If an optical waveguide routes a light signal on an integrated circuit in any path other than a straight line, the waveguide according to the prior art will need a gradual bend for each change in direction. These gradual bends consume valuable area on the surface of the integrated circuit, area which may otherwise be occupied by signal processing circuitry or other photonic components.
The present invention is embodied in an optical waveguide which employs a photonic band gap element as a reflector to enable a light beam to be reflected at angles greater than the critical angle. The photonic band gap device is formed from a two-dimensional array of columns formed in the substrate. The columns have a dielectric constant which differs from that of the substrate.
According to one aspect of the invention, first and second photonic band gap devices are formed on both sides of a sharp bend in the optical waveguide.
According to another aspect of the invention, the columns which constitute the band gap device are columnar holes, formed in the substrate by laser machining using an ultrafast laser and the columns are filled with air or the columns are filled with higher refractive index materials than the substrate.
According to yet another aspect of the invention, the columns of the photonic band gap elements are arranged in a triangular packing such that the band gap devices operate for light regardless of its polarization.
According to another aspect of the invention, the optical waveguide is formed by depositing a transmissive material having a first refractive index on top of a substrate which has a second refractive index and, using an ultrafast laser, cutting channels into the transmissive material to define straight portions of the waveguide and cutting the columns into the transmissive material to define the photonic band gap elements.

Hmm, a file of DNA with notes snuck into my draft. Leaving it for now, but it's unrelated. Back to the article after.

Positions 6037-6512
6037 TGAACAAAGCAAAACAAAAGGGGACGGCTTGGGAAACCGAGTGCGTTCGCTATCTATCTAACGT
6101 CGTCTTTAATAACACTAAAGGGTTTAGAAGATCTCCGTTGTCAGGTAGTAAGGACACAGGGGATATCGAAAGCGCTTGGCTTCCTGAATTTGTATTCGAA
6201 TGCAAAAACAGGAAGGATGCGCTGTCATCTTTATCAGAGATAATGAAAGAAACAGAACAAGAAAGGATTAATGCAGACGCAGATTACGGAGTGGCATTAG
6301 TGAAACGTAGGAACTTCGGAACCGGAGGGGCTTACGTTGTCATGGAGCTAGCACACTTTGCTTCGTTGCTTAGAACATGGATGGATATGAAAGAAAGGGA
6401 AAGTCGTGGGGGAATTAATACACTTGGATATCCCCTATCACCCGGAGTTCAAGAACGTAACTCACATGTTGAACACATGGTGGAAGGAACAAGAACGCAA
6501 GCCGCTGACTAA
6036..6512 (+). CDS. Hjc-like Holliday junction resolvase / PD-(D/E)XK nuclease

According to yet another aspect of the invention, the optical waveguide is formed by depositing a transmissive material having a first refractive index into a channel in a substrate which has a second refractive index and, using an ultrafast laser, cutting the columns into the transmissive material to form the photonic band gap elements.
According to another aspect of the invention, the optical waveguide is formed by depositing a transmissive material having a first refractive index on top of a substrate which has a second refractive index and, using an ultrafast laser, cutting the columns into the transmissive material to form the photonic band gap elements.
FIG. 1 (prior art) is a top plan view of a conventional optical waveguide.
FIG. 2 is a top-plan view of an optical waveguide according to the present invention.
FIG. 3 is a perspective drawing of the optical waveguide shown in FIG. 2.
FIG. 4 is a perspective drawing of an optical waveguide according to another embodiment of the invention.
FIG. 5 is a perspective drawing of an optical waveguide according to yet another embodiment of the invention.